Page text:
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Flying Lessons and Other Stories edited by Ellen Oh – A treasure for the youth of now and for generations to come

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Whether it is basketball dreams, family fiascos, first crushes, or new neighborhoods, this bold anthology—written by the best children’s authors—celebrates the uniqueness and universality in all of us.

In a partnership with We Need Diverse Books, industry giants Kwame Alexander, Soman Chainani, Matt de la Peña, Tim Federle, Grace Lin, Meg Medina, Walter Dean Myers, Tim Tingle, and Jacqueline Woodson join newcomer Kelly J. Baptist in a story collection that is as humorous as it is heartfelt. This impressive group of authors has earned among them every major award in children’s publishing and popularity as New York Times bestsellers.

From these distinguished authors come ten distinct and vibrant stories.

I loved Flying Lessons and Other Stories. This book was the perfect book to start off 2017 – it filled me with so much joy, reminded me of the ups and downs of youth, and filled me with so much hope — hope, because kids with marginalized identities may read this book and find themselves in the stories’ characters. And I cannot emphasize how important this is – and consequently how this makes Flying Lessons and Other Stories so important and successful.

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To All The Boys I’ve Loved Before by Jenny Han

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To All the Boys I’ve Loved Before is the story of Lara Jean, who has never openly admitted her crushes, but instead wrote each boy a letter about how she felt, sealed it, and hid it in a box under her bed. But one day Lara Jean discovers that somehow her secret box of letters has been mailed, causing all her crushes from her past to confront her about the letters: her first kiss, the boy from summer camp, even her sister’s ex-boyfriend, Josh. As she learns to deal with her past loves face to face, Lara Jean discovers that something good may come out of these letters after all.

I adored this book. To All The Boys I’ve Loved Before is sweet, fluffy, and just downright cute.

To All The Boys I’ve Loved Before is not a plot-driven novel, nor does it have a ‘point’. On the contrary, this book is a slice of the humble and peaceful life of Lara Jean, and the hilarious shambles that follow after her secret love letters are sent to the boys she loved. Yes, it may sound silly – I mean, it’s hardly apocalyptic if your crushes receive love letters that you secretly wrote to them – but it flipped her usual, quiet life upside down and I adored it.

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Simon vs. the Homo Sapiens Agenda by Becky Albertalli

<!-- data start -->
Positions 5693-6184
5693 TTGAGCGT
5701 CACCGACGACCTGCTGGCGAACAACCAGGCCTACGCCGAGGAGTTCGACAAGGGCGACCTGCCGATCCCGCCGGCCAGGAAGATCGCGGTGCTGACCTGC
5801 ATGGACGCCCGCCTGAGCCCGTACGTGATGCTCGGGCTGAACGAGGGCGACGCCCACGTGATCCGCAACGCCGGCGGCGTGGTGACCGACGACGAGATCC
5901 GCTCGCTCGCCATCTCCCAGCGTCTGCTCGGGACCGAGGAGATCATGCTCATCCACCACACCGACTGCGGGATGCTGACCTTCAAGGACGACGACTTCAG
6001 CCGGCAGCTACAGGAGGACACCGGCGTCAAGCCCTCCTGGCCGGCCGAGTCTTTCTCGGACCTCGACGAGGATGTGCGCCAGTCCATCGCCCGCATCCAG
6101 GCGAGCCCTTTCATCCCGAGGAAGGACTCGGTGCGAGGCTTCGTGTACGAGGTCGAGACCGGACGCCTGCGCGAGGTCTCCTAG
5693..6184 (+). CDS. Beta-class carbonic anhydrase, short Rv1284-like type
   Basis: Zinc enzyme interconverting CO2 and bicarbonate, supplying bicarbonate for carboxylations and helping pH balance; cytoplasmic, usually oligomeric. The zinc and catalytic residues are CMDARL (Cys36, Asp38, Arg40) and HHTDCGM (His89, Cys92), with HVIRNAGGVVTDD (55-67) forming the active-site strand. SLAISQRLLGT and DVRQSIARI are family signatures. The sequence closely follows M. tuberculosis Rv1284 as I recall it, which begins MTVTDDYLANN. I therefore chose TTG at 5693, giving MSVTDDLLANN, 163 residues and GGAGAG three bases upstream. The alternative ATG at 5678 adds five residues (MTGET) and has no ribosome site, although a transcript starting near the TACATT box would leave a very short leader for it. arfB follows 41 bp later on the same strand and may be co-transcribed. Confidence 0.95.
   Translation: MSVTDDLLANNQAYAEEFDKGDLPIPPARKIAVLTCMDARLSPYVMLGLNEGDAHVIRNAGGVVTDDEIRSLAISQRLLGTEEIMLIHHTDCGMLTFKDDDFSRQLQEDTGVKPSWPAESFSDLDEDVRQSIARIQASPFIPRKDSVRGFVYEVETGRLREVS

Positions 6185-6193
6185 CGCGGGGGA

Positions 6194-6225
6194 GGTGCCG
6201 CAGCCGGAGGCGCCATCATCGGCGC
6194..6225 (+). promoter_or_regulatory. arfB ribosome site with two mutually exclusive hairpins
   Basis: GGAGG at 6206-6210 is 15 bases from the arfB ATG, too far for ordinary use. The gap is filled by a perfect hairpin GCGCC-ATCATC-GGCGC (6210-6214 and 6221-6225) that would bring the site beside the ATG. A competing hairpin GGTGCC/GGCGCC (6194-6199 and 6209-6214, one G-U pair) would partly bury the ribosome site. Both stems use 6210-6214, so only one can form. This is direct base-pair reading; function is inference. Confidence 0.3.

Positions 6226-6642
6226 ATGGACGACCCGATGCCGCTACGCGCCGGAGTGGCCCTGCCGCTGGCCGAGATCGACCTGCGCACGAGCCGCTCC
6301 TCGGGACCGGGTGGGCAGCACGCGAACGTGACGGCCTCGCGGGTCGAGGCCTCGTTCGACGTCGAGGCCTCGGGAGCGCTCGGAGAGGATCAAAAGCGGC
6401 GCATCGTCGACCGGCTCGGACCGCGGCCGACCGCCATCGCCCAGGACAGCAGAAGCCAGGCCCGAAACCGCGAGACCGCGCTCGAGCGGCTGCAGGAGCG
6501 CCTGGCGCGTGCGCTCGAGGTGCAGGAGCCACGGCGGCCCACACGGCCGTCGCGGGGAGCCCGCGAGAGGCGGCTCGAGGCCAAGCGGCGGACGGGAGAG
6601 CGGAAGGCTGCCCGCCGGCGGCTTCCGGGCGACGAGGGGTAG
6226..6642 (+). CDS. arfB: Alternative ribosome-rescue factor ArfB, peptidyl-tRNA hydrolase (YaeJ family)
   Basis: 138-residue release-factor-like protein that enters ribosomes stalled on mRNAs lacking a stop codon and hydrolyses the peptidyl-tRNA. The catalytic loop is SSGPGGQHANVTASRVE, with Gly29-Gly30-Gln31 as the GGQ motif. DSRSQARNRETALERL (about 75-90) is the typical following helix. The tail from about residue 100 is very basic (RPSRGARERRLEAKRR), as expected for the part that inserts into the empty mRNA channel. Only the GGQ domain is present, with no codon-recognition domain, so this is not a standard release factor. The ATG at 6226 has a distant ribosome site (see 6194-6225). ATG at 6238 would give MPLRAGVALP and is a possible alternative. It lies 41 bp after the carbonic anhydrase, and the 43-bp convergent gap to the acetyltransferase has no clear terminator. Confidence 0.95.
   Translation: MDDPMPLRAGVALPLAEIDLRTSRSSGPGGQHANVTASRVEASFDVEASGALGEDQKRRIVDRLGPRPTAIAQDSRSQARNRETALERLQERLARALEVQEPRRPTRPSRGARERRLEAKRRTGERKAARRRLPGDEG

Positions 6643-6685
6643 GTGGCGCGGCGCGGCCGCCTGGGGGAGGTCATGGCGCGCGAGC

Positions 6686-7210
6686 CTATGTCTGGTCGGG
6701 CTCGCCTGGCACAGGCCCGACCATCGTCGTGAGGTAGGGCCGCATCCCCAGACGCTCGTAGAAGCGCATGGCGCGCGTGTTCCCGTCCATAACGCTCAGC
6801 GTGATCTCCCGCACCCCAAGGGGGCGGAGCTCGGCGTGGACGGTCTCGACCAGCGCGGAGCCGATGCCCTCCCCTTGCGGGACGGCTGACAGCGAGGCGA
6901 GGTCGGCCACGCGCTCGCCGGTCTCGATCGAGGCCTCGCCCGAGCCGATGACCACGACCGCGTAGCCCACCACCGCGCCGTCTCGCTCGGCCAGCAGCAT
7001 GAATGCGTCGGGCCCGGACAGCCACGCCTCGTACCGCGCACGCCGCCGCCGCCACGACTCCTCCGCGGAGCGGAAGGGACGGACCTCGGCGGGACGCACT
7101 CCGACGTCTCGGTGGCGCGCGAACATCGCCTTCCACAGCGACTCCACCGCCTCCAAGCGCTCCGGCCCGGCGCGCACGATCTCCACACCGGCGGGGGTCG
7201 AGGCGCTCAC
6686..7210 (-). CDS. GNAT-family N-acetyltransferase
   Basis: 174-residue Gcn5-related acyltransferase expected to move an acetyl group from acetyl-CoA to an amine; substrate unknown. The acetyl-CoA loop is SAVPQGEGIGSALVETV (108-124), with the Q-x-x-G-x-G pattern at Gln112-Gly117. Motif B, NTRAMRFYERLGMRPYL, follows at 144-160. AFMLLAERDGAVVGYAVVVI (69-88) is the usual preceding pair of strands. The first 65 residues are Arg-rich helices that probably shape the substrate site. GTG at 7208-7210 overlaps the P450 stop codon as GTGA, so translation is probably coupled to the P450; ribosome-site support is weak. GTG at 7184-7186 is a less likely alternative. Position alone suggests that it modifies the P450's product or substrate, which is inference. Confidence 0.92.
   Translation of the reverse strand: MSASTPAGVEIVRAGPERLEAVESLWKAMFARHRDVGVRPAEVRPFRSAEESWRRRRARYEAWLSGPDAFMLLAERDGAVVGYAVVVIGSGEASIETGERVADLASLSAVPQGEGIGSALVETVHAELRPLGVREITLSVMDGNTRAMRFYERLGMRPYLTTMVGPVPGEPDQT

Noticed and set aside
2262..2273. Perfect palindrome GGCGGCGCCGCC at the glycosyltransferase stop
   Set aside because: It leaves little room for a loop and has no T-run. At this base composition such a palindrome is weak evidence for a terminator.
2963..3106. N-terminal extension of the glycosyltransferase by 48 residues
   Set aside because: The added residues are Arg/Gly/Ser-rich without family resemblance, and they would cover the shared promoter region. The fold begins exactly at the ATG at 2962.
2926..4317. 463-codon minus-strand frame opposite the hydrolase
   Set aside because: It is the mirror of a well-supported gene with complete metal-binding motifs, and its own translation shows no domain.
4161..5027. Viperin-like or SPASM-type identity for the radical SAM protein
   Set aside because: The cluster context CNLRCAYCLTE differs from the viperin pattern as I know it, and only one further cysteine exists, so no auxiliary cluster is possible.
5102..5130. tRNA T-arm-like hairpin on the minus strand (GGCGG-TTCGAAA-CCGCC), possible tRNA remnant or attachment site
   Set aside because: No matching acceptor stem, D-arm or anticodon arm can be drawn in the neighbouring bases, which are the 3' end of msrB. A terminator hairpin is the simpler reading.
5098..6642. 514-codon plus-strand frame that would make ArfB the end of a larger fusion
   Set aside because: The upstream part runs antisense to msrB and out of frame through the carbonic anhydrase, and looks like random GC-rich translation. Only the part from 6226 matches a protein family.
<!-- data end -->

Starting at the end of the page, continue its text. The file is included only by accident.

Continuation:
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Sixteen-year-old and not-so-openly gay Simon Spier prefers to save his drama for the school musical. But when an email falls into the wrong hands, his secret is at risk of being thrust into the spotlight. Now Simon is actually being blackmailed: if he doesn’t play wingman for class clown Martin, his sexual identity will become everyone’s business. Worse, the privacy of Blue, the pen name of the boy he’s been emailing, will be compromised.

With some messy dynamics emerging in his once tight-knit group of friends, and his email correspondence with Blue growing more flirtatious every day, Simon’s junior year has suddenly gotten all kinds of complicated. Now, change-averse Simon has to find a way to step out of his comfort zone before he’s pushed out—without alienating his friends, compromising himself, or fumbling a shot at happiness with the most confusing, adorable guy he’s never met.

Simon vs. the Homo Sapiens Agenda melted the icy cynicism encasing my heart and transformed it into a fluffy cloud that sprouts rainbows and unicorns and oreos. (Rainbow unicorn oreos. Or oreo unicorn rainbows?)

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Hello, Goodbye, and Everything in Between by Jennifer Smith

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My sincerest thanks to Hachette New Zealand, for providing me a copy of this book in exchange for an honest review. 

On the night before they leave for college, Clare and Aidan have only one thing left to do: figure out whether they should stay together or break up. Over the course of twelve hours, they retrace the steps of their relationship, trying to find something in their past that might help them decide what their future should be. The night leads them to family and friends, familiar landmarks and unexpected places, hard truths and surprising revelations. But as the clock winds down and morning approaches, so does their inevitable goodbye. The question is, will it be goodbye for now or goodbye forever?

So here is a book I didn’t expect to love.

I hadn’t felt truly emotionally connected to a book in a long, long time before reading this lovely book. Hello, Goodbye, and Everything in Between is quiet book that explores relationships, the rite of passage of leaving, and love – and I loved every minute of it.

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10

After I Do by Taylor Jenkins Reid

after i do